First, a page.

The Gullet

Since the virus came, everywhere and everything is quieter, these times, I can sit back, take in the sounds that have been suppressed for so long. Growing up on a country road we were so aware of our surrounding environment. In particular I have vivid memory of bird song and the ever present sound of water flowing.
Across the road from our house a drain met with the roadside, the drain was full of water. It created a shallow pool before disappearing beneath the roadway to reappear on the other side, much to our childhood wonderment. The water always ran at good force and at one time Jim next door placed a section of downpipe in the drain pitched at a slight angle on some flagstones, creating a gushing spout.
Throughout our schooldays there was an ever present symphony, created by the ever spilling and thrashing of the water. Jim often placed two large white enamel buckets there to fill, sometimes the water stopped if a stone rolled into the drain or a clump of leaves built up after frost. Jim had left a brush handle by the side, handy to free up any blockage, I loved to watch the gulping and plopping dirty brown swill appear and wait until the colour eventually rinsed out and the beautiful clear water flowed again. We called this place the gullet, sometimes a spout, but nearly always, the Gullet. It was the centre of our universe as children where lollipop sticks became battleships, rocky outcrops became islands and armies of minnows scurrying about became a shark colony. Once, my brother Nick decided that one of my sandals would make an ideal cruise-liner ship. I watched it float away, gliding on the sunlit ripples, he said it was bound for Nantucket, we raced across the road to see it reappear, alas it had sunk shortly after leaving the dock. I never got my sandal back.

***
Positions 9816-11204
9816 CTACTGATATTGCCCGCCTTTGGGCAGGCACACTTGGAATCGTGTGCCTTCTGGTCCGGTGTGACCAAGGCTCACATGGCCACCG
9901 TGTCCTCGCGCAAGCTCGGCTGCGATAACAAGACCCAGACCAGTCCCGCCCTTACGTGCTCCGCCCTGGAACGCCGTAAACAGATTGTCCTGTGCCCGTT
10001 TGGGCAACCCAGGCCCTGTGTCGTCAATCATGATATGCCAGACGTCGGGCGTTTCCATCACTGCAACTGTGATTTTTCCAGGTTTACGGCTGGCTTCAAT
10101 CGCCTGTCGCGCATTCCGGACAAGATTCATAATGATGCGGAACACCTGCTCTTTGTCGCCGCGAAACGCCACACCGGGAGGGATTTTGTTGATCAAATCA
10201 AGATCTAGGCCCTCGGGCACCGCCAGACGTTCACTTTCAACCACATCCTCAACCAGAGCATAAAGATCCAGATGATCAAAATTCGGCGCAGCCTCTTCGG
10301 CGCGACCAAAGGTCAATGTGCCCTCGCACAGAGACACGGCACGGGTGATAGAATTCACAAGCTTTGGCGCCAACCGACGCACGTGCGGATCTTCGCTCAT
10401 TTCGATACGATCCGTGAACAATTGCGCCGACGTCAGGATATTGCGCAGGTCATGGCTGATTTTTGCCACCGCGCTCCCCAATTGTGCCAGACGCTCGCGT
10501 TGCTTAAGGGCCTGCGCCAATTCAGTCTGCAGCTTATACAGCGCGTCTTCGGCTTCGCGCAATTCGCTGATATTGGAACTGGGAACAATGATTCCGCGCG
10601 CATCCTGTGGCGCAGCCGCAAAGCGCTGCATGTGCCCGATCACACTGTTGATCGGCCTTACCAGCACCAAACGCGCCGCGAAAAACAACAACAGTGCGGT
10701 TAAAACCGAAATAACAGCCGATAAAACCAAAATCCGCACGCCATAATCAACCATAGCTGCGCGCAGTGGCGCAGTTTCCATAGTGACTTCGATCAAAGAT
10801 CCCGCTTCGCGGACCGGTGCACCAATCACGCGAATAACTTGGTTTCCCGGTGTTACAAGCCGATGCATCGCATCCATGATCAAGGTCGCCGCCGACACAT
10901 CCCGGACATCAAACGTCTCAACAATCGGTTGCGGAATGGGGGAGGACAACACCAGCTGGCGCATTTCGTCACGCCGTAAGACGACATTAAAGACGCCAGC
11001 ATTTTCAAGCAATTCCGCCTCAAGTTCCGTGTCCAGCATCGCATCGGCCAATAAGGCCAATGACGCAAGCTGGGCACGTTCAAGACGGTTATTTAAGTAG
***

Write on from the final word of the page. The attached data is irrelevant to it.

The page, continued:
In those innocent days, we spent hours, playing with jam jars, watching them slowly fill to the brim and eventually sink. We didn’t know where the water came from or where it went after it disappeared through a break in the ditch on the other side. A wall of thistles, nestles and briars stood between us curious children and that other world, and so the fantasy grew, down there was Australia, maybe even Africa. Jim said the Bawman lived down there, so that kept us away.
When I was older, and Jim had passed away, I cleaned up the roadside and cut the grass alongside the Gullet, over the years the water flow had reduced to a trickle. The flagstones had long since disappeared. The width across the Gullet was no more than my shoe size. I couldn’t imagine how we had ever sat and played there, the sound of the water was muted by the constant traffic passing. Heavy wheels had flattened the verge and road widening had narrowed our channel port to accommodate no more than a six inch pipe. Our waterside world had been undone by progress. I wait for a breeze to shake the grass, or scatter my fingers to make a splash. I make pretend sounds to imitate cargo ships and I see Jim carrying two full buckets, each in turn splashing and soaking his trousers because of his unsteady steps. Each splash is like a silk scarf swirling, spooning out the water leaving black patches along the grey road.
In my mind a stream flows, a symphony plays a tune from a long lost world.